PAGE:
For businesses, carbon credits can provide an avenue to fulfill abatement targets, in addition to pursuing their own science-aligned emission reductions, by compensating for the emissions they cannot immediately mitigate in the short term. Furthermore, the use of internal carbon pricing can serve as a useful metric for climate risk assessment and investment planning.


How does this all add up to achieving net zero in a way that is socially fair, equitable and just?

Net zero strategies must consider the impacts on people, especially low-income and vulnerable communities and Indigenous Peoples. They must align with social-economic and development objectives and promote jobs and fair distribution of costs and benefits.

To achieve the temperature goals of the Paris Agreement, all countries were required to set a national GHG emissions reduction target in their nationally determined contributions (NDCs). Article 6 of the Paris Agreement provides a framework for governments to implement their NDCs and strengthen climate ambition through voluntary international cooperation. Under this framework, if properly designed, countries that have already cut their emissions more than the amount they had pledged can sell emissions reductions to others. The supply and demand for emissions allowances will lead to the establishment of an international market that will raise ambition, stimulate innovation, and catalyze public and private finance. Meanwhile, revenues generated by carbon pricing, under the international carbon markets and the Article 6 mechanism, can be invested in communities, supporting socioeconomic development and a just transition.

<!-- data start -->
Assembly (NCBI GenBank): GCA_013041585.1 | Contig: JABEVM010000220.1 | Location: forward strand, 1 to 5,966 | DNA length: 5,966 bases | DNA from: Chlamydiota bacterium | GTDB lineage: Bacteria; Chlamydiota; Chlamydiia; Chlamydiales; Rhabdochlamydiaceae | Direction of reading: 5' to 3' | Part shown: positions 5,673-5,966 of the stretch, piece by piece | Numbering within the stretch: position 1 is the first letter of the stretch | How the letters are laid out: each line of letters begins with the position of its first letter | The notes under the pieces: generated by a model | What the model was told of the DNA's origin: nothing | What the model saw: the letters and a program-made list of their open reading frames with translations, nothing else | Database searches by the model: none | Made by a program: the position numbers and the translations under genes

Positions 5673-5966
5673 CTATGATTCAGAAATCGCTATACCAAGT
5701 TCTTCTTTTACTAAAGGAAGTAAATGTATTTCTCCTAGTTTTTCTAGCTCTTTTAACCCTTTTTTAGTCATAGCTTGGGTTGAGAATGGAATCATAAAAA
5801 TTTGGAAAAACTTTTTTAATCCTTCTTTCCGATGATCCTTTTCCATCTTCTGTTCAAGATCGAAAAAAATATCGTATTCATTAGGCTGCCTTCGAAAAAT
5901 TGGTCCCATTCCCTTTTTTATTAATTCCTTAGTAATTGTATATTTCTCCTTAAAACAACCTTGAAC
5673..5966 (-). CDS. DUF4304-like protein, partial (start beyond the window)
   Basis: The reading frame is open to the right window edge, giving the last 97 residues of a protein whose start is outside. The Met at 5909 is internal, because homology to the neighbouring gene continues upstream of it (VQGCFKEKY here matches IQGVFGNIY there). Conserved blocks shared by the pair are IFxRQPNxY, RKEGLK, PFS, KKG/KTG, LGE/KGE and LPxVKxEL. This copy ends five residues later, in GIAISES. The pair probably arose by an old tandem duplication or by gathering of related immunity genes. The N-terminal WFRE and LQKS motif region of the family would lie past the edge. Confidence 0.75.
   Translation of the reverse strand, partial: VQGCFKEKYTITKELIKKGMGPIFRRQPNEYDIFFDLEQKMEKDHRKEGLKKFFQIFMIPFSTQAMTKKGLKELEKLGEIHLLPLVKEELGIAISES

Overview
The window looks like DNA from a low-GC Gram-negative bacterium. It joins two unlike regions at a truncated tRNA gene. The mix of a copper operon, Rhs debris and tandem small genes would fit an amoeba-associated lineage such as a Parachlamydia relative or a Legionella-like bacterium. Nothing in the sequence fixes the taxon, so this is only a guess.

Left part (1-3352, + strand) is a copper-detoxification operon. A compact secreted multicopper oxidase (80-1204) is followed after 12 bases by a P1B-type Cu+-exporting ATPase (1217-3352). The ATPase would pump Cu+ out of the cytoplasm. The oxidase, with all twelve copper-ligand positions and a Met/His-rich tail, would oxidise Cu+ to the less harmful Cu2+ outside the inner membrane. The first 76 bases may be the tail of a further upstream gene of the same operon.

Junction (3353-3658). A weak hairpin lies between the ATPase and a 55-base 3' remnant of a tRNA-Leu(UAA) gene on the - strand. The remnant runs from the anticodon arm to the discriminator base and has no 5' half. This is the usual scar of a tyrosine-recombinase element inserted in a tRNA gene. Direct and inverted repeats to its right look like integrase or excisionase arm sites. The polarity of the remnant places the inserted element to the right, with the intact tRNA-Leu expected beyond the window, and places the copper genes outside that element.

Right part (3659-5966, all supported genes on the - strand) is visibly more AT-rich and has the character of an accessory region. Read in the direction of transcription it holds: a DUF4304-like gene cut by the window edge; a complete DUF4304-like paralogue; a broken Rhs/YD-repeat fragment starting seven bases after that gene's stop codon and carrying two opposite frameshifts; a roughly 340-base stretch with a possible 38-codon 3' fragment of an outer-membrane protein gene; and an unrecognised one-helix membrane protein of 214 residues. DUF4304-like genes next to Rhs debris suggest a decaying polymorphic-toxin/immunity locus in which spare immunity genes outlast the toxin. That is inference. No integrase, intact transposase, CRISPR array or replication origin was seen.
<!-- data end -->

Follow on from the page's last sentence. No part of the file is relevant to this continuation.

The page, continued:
Besides carbon pricing, what else should countries and the private sector do to achieve net zero?

The Task Force report identified a number of other  actions that can help achieve net zero, including:

  • Significantly reducing emissions to the minimum levels feasible in line with what is needed to achieve the 1.5-degree target – including aggressive decarbonization driven by fundamental transformations in global energy, urban, industrial, and food systems.
  • Balancing any remaining emissions with GHG emission removals through nature-based solutions such reforestation and/or engineered solutions such as carbon capture and storage.
  • Using only high-quality removal credits to balance residual emissions at net zero and beyond; the use of emission reduction credits must necessarily decrease. High quality removals refer to removals of GHGs that meet additionality criteria (i.e., they would not have occurred otherwise), and have an accurate baseline, sound carbon accounting method, high durability, and low leakage risks).
  • Considering short- and medium-term targets (in addition to 2030 or 2050 targets) to help identify and prioritize specific sectoral and technological transformations and to drive immediate action and investments.
  • Addressing value chain emissions known as Scope 3 emissions, which are fundamental for companies to realize credible net zero commitments.
  • Supporting socially fair net zero strategies and low-carbon transitions across all regions whether implemented by countries or by companies.